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Re: [jgit-dev] FileMode values failing self-tests on NonStop

Variance in the JVM we don't expect. :(

On Feb 25, 2015 9:57 AM, "Randall S. Becker" <rsbecker@xxxxxxxxxxxxx> wrote:

The default UMASK for my user profile is 0002.

touch file1 results in 664

new File(“file2”).createNewFile() results in 775

So it does appear that new files are being created from Java with execute bits set. Is this a variance in the test case or is it an assumption in JGit?


From: Shawn Pearce [mailto:spearce@xxxxxxxxxxx]
Sent: February 25, 2015 12:47 PM
To: Randall S. Becker
Cc: jgit-dev; Matthias Sohn
Subject: RE: [jgit-dev] FileMode values failing self-tests on NonStop


Do files default to executable because of something like a umask?

I think the test suite assumes new files are automatically not executable.

On Feb 25, 2015 7:51 AM, "Randall S. Becker" <rsbecker@xxxxxxxxxxxxx> wrote:

On 25 Feb 2015 at 9:22AM, Matthias Sohn wrote:
On Wed, Feb 25, 2015 at 3:14 PM, Randall S. Becker <rsbecker@xxxxxxxxxxxxx> wrote:
On 25 Feb 2015 1:24AM Shawn Pearce wrote:
> On Tue, Feb 24, 2015 at 9:01 PM, Randall S. Becker
> <rsbecker@xxxxxxxxxxxxx> wrote:
> > Brief intro - I am involved in porting git, JGit, and Gerrit over to
> > the HP NonStop OSS platform. Git went pretty well, so far anyway,
> > although we have timeout issues from EGit (not relevant to this). For
> > JGit, we are currently building for JDK 1.6, and it is not passing 16
> > AddCommand tests, due to file mode mismatches, for example:
> >
> > testAddExistingSingleBinaryFile(org.eclipse.jgit.api.AddCommandTest)
> > Time
> > elapsed: 1.936 sec  <<< FAILURE!
> > org.junit.ComparisonFailure: expected:<[a.txt, mode:100[644],
> > content:row1 row2...> but was:<[a.txt, mode:100[755], content:row1
> > row2...>
> >         at org.junit.Assert.assertEquals(
> >         at org.junit.Assert.assertEquals(
> >         at
> > org.eclipse.jgit.api.AddCommandTest.testAddExistingSingleBinaryFile(Ad
> > dComma
> >
> >
> > The platform is a Big-Endian Itanium with a POSIXesque file system. A
> > visual inspection of the FileMode, AddCommand, NB, IO code were
> > unrevealing as to why the mode test would fail. All other
> > non-mode-related tests pass, except GitConstructionTest, which I am
> > just guessing may be related. This applies from HEAD back to at least commit
> 8899006. Has this happened elsewhere?
> I haven't seen this specific failure before.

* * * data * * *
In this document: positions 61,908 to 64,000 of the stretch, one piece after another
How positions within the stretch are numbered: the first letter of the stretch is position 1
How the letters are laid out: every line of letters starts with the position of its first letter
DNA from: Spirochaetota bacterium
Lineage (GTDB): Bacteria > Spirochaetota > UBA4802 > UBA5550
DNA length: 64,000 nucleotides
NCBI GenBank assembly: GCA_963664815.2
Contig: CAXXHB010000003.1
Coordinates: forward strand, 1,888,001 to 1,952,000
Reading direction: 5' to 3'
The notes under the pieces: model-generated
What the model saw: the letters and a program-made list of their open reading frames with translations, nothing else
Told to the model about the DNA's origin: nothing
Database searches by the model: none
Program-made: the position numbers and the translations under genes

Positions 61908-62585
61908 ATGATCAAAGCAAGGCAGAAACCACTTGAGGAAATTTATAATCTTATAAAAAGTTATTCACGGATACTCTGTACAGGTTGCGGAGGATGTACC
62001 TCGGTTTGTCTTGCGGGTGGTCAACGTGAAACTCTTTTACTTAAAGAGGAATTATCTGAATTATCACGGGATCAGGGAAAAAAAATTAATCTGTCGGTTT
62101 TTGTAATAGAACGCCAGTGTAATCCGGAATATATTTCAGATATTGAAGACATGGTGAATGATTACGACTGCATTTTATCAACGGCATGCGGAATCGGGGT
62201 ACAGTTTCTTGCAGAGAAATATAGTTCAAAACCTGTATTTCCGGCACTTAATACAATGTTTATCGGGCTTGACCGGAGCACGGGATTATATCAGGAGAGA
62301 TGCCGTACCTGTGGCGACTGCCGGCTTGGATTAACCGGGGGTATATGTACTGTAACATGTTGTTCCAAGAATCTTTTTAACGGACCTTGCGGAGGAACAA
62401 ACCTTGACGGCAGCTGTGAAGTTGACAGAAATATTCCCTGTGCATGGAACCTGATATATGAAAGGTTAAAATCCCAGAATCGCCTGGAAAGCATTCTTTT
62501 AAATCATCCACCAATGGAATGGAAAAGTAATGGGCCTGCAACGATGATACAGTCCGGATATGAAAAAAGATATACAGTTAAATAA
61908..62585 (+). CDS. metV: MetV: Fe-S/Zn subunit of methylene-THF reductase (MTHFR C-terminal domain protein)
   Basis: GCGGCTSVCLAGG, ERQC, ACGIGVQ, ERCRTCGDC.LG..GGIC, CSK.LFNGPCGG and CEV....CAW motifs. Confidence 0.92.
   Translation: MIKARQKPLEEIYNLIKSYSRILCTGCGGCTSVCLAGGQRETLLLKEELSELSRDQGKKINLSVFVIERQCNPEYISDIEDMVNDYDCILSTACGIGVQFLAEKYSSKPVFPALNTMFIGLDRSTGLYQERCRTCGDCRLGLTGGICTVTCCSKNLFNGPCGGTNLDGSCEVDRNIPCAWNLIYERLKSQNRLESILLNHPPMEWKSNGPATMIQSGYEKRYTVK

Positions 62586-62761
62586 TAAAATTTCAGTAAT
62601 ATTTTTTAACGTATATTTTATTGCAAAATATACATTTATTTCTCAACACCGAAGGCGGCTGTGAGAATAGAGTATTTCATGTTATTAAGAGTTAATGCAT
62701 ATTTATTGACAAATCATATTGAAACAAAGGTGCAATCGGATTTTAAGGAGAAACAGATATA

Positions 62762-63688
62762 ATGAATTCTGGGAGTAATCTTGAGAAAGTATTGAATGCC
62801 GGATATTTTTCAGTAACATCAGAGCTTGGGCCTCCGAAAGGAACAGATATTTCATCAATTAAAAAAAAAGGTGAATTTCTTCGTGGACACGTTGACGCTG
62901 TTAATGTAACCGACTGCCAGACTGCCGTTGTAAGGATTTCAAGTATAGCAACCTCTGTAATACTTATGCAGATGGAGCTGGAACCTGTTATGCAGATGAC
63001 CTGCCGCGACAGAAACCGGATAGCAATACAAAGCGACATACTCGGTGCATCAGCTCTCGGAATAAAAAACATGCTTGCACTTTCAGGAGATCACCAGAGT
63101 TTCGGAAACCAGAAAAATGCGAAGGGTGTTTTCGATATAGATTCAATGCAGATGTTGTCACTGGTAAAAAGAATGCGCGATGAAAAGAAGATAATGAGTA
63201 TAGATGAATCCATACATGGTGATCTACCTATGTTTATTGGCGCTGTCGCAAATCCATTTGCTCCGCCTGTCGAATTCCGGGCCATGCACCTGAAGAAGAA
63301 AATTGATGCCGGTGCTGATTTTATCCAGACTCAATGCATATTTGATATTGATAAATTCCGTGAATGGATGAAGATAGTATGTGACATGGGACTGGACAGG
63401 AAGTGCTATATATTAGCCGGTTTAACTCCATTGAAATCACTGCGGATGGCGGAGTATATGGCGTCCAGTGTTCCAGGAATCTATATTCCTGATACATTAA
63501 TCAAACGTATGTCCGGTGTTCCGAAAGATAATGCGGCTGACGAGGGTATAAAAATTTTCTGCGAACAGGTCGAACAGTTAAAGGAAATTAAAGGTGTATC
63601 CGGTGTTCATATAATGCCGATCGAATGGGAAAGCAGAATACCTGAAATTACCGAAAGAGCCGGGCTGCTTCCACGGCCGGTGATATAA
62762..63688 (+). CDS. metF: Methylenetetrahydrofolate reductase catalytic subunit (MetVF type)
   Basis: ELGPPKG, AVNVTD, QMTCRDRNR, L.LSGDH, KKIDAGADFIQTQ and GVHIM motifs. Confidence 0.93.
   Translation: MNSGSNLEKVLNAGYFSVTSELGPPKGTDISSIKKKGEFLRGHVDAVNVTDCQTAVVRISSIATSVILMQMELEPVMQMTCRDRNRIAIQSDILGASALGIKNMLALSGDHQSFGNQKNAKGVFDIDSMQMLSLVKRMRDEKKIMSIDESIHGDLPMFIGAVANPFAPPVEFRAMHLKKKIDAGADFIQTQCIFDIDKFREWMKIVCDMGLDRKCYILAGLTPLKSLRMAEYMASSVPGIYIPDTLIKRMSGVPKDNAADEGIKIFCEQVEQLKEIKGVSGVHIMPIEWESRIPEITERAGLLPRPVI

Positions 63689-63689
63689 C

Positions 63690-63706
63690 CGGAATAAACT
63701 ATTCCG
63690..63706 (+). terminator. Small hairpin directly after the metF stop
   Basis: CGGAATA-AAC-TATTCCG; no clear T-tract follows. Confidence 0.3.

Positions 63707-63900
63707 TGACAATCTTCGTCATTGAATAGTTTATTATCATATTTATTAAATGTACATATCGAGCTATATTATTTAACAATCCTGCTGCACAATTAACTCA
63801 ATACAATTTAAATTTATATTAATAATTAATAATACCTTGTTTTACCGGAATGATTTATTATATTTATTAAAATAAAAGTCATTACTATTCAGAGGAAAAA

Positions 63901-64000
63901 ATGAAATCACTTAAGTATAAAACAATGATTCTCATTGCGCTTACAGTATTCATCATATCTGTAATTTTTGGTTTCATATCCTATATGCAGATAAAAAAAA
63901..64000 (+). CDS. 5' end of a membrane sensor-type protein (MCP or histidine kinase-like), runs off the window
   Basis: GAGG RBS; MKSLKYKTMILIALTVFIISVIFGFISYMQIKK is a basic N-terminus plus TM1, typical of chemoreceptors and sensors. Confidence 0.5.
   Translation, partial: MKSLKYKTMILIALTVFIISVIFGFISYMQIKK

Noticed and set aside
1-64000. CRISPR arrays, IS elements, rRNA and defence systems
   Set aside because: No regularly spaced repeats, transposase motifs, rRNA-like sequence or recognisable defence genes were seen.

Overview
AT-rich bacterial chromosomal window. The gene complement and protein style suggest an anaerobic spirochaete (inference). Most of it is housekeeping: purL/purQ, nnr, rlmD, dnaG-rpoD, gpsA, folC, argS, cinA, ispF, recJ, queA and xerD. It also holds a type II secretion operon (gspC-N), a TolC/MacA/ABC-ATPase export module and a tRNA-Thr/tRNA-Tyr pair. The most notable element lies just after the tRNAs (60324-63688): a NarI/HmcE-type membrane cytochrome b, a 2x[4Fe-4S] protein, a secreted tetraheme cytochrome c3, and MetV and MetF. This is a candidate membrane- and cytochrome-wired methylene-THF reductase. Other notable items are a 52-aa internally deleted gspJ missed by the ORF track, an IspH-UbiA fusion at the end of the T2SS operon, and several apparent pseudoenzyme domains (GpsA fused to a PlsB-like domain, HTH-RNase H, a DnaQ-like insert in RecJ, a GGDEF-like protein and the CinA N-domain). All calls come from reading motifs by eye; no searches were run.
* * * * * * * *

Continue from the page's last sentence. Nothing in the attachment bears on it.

> It looks like JGit is detecting a file is executable when the test expected it to be
> a regular file. On Windows this was always fuzzy because the concept of
> "executable" isn't like on UNIX systems. The core.filemode config variable
> should be auto-detected during repository creation and used during things like
> AddCommand to decide if it should trust the filesystem's concept of
> "executable". On UNIX systems, yes, on Windows systems typically no, because
> its too likely to give you bad results.
> This smells like the Windows failure mode when core.filemode isn't honored
> and the code is just blindly trusting the filesystem's concept of executable, and
> the filesystem is falsely claiming everything is executable.
> I know nothing of HP NonStop, so I don't know what "executable" means there,
> or how the Java APIs might be showing that bit about a file to JGit.
> It is very much UNIX-like and Java usually returns proper file attributes when asked. The File object behaves properly [just verified it, with >this JVM] at least for canRead(),canWrite(),canExecute() and matches 'ls -l' exactly for the user, but as this is Java 6, there is no standard >group/other permission API. I figured this should use FS_POSIX_java (eventually), but"NONSTOP_KERNEL" is not known to JGit. >Can you point me to the class where stuff is get/set in JGit?
>FS.detect() is detecting the FS implementation to use

Looks like FS.detect() picked FS_POSIX_Java6 correctly resolving:
canExecute=public boolean
setExecute=public boolean

The problem does not appear computational. FileMode appears to work properly, as below:

This is likely problem when creating files or querying attributes from the file system. Could you point me at the exact spot where this happens? I can see the createNewFile call in FileUtils, but that does not explicitly set file modes. The platform's File.setExecutable(executable,owner) works correctly - just verified it.

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